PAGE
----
Santander, the Spanish bank that owns a number of UK banks, has reported a fall in profits after being hit by new rules on bad loan provisions.
Profits for the three months to September fell 13% to 2.1bn euros ($2.9bn, £1.8bn).
The bank warned that profits for the full year would be below forecasts.
Santander, the eurozone's biggest bank, has been rebranding its UK banks, which include Alliance and Leicester, Abbey and Bradford & Bingley.
Also, it recently bought some 300 former Royal Bank of Scotland branches.
For the first nine-months of the year, its results statement showed profits were 6.08bn euros, down 9.8% from last year.
Provisions for bad debts for the nine months were 472m euros - 72m euros more than the bank estimated at the end of July.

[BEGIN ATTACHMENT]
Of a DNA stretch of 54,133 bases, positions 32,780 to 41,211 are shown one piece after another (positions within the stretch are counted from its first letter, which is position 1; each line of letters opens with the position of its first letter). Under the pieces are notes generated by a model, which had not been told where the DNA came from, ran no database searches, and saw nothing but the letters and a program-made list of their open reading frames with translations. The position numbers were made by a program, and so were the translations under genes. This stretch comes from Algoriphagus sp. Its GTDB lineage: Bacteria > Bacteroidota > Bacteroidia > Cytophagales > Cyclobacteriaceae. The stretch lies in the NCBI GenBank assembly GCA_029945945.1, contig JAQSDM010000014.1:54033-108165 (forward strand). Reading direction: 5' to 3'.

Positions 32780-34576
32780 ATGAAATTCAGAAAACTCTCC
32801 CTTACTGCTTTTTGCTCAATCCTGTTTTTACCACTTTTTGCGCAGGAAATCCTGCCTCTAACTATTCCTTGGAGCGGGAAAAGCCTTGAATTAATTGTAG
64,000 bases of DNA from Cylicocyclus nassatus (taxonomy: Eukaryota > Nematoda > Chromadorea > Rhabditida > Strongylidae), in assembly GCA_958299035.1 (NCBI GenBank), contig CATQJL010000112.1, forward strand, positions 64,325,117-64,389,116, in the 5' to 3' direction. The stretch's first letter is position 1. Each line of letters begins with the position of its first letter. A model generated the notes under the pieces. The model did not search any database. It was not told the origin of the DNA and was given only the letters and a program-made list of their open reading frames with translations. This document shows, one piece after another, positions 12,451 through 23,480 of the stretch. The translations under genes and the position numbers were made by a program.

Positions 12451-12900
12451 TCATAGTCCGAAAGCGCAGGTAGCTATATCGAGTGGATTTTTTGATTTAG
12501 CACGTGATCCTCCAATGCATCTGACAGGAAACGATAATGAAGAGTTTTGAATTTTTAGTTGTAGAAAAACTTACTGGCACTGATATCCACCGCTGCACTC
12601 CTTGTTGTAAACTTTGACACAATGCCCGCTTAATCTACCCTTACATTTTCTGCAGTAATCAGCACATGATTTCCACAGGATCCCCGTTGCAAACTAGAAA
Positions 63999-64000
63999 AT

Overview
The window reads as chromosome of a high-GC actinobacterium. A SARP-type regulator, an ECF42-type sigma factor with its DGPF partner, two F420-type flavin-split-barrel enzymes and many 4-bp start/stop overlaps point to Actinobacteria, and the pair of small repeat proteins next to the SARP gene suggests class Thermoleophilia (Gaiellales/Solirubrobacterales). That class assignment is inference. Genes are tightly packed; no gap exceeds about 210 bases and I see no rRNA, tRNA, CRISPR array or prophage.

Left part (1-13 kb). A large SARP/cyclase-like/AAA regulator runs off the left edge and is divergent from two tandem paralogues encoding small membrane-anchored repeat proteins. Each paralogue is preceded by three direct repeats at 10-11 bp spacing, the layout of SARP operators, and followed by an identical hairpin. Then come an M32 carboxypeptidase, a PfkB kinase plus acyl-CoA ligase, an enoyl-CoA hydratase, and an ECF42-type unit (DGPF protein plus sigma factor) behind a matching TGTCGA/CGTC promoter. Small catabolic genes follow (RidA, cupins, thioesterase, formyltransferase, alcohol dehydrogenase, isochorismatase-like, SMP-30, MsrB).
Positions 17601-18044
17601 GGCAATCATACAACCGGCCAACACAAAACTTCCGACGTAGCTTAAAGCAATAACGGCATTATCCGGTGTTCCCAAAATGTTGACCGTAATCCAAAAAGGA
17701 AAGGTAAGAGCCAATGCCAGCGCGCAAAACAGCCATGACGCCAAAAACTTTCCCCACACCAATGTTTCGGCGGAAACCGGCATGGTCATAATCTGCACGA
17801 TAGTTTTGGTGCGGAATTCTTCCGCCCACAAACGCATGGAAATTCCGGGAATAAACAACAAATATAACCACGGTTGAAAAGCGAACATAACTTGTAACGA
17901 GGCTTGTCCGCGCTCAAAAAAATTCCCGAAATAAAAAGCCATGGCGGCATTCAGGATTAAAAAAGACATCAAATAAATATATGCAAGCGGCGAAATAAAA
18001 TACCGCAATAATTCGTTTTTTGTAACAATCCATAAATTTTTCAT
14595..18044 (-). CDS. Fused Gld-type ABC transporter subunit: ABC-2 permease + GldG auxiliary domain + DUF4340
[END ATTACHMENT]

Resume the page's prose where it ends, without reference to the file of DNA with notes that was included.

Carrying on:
The higher provisions reflect new rules introduced by the Bank of Spain, which has cut the time needed to fully provide for the estimated loss on non-performing loans.
It also requires a further 10% write-down on the value of properties held for more than two years.
As a percentage of total loans at group level, bad debts rose to 3.42%, from 3.37% at the end of June.
"The bank has opted to apply the new Bank of Spain rules in a very conservative way and not to release provisions," the bank said in a statement.